Link to this page: http://www.socialistparty.org.uk/issue/583/7427
Another DWP minister resigns
JAMES PURNELL, government minister at the Department for Work and Pensions (DWP), resigned last week - one of an increasing number of ministerial resignations from Gordon Brown's disintegrating government. Katrine Williams, vice president of the PCS civil service trade union in the DWP Group (personal capacity), explains why Purnell won't be missed.
PCS members in the DWP will not be disappointed that James Purnell has resigned. Yvette Cooper coming over from Treasury is now the 20th minister we have had since Labour came to power in 1997.
Purnell has been involved in the MPs' expenses scandal with allegations that he avoided paying capital gains tax on the sale of a London flat after claiming expenses for getting tax advice.
The sleaze and double standards of this government, whilst most workers are worried about hanging on to their own home and job, is what has contributed to the Brown government's electoral meltdown.
But Purnell's main legacy to the department has been to steamroller through parliament the harshest ever welfare bill (see The Socialist 18/2/09). He even received praise from the Tories for the measures included in the bill, showing clearly that this government is trying to introduce Tory policies.
Purnell remained adamant, despite pressure from our union, in pursuing a policy to make far more claimants be actively available for work during what is the biggest recession within living memory.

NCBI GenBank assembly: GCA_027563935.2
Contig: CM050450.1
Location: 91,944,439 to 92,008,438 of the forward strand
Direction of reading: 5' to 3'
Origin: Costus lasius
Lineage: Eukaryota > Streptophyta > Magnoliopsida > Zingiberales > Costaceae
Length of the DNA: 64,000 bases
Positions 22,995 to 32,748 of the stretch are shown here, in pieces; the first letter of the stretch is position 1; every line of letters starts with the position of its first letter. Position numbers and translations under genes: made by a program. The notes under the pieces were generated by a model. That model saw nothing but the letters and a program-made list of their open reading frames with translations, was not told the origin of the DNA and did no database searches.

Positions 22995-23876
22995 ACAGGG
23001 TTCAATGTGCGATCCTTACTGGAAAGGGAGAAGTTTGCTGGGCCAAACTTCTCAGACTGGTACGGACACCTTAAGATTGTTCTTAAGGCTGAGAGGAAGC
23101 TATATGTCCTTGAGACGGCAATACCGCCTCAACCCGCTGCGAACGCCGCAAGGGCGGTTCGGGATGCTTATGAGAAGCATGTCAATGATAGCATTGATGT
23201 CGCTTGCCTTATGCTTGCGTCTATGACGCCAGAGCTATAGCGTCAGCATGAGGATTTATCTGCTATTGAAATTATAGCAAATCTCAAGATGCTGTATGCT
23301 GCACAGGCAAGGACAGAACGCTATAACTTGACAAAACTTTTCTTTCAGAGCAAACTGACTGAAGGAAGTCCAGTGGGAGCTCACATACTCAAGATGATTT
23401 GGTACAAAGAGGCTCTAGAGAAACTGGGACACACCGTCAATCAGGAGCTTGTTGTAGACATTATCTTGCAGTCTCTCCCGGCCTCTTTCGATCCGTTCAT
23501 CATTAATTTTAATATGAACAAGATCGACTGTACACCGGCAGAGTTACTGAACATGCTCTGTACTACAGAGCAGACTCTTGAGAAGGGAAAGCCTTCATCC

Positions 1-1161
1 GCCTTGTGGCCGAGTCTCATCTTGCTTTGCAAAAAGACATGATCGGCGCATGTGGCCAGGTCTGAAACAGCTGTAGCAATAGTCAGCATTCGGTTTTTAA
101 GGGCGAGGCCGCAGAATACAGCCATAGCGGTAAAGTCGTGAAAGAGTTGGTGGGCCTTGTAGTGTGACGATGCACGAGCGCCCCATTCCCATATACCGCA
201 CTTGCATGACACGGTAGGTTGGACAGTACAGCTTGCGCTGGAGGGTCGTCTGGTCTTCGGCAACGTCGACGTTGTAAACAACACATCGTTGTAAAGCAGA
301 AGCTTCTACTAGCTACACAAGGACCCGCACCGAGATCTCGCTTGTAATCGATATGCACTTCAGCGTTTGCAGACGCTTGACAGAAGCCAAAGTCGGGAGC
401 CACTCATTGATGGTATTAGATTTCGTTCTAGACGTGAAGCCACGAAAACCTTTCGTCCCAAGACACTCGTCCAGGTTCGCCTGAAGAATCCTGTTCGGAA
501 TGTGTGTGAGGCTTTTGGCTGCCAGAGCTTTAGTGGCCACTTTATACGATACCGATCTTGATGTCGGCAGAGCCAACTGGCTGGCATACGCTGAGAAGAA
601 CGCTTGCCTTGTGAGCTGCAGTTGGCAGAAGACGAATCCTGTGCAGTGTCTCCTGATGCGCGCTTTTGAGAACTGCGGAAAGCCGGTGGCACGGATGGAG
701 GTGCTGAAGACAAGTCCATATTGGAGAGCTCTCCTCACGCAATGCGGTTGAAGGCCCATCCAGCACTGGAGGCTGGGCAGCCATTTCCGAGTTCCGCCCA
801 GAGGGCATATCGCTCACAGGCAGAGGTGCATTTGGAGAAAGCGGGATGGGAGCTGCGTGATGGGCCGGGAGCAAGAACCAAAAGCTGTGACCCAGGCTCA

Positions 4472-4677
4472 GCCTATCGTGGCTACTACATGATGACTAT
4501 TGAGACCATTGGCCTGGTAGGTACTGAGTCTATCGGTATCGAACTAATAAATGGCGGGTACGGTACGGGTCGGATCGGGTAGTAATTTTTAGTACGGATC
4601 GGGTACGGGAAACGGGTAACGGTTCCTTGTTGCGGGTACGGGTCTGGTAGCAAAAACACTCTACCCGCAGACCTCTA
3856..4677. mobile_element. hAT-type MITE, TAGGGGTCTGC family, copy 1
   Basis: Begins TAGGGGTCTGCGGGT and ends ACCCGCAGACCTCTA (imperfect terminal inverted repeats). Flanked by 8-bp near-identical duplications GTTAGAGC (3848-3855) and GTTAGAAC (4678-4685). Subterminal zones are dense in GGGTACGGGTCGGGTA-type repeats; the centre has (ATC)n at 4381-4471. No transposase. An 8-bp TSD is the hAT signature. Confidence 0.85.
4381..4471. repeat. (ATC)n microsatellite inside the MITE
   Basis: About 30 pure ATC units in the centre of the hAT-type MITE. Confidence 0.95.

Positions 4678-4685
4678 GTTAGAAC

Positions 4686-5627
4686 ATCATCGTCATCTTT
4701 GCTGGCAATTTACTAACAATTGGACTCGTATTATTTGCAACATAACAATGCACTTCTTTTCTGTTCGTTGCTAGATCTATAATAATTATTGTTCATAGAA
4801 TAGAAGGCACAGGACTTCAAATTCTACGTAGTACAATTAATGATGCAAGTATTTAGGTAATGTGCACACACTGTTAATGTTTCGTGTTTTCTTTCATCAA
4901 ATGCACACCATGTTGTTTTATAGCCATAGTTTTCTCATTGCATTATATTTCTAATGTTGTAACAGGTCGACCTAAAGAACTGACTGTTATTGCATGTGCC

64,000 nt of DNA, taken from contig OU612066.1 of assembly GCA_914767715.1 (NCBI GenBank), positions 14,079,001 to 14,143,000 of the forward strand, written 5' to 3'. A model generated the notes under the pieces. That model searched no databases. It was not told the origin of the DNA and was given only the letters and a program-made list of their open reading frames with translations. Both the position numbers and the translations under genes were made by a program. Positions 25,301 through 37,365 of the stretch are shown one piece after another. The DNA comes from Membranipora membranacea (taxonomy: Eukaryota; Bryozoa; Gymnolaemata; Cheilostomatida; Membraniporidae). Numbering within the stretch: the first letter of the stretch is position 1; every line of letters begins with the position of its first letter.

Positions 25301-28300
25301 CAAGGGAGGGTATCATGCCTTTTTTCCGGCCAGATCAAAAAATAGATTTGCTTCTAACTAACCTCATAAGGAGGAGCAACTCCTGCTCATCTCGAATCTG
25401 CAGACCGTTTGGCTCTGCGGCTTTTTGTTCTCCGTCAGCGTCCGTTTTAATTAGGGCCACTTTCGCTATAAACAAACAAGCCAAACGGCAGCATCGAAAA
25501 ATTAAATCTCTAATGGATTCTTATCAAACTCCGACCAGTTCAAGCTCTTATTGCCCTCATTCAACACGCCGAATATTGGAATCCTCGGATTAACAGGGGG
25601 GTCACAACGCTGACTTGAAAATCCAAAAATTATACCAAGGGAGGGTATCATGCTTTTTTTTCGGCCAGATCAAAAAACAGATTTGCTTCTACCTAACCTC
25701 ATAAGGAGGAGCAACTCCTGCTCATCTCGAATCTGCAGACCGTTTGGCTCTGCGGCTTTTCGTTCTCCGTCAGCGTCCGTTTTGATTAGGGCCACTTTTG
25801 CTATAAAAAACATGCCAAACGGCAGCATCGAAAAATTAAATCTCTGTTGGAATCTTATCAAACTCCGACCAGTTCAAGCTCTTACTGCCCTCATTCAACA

The Welfare Reform Bill is filled with words like 'responsibility', 'obligations', 'compliance', 'something for something instead of Social Security'.
The main attacks in the Bill are:-
- Compulsory workfare.
- Abolition of the safety net - those currently claiming income support such as carers, single parents and pregnant women will be forced onto JobSeekers Allowance.
- Privatisation - of all parts of Jobcentre plus.
- Penalising single parents and disabled people for failing to get work, rather than addressing the barriers to getting work and discrimination of employers.
- Penalising drug users, forcing compulsory treatment under threat of sanction.
Our union will continue to mobilise and maximise the opposition against this unjust bill whoever happens to be our minister. We remain committed to fighting for improvements to the terms and conditions of our members. And we will continue to press for enough staff and offices to deal with the impact of the recession.
We want to deliver the best possible services to the public and we campaign for a fair and supportive welfare system.
In The Socialist 10 June 2009:
Socialist Party election campaign analysis
Socialist Party workplace news
Socialist Party publication
International socialist news and analysis
Youth fight for jobs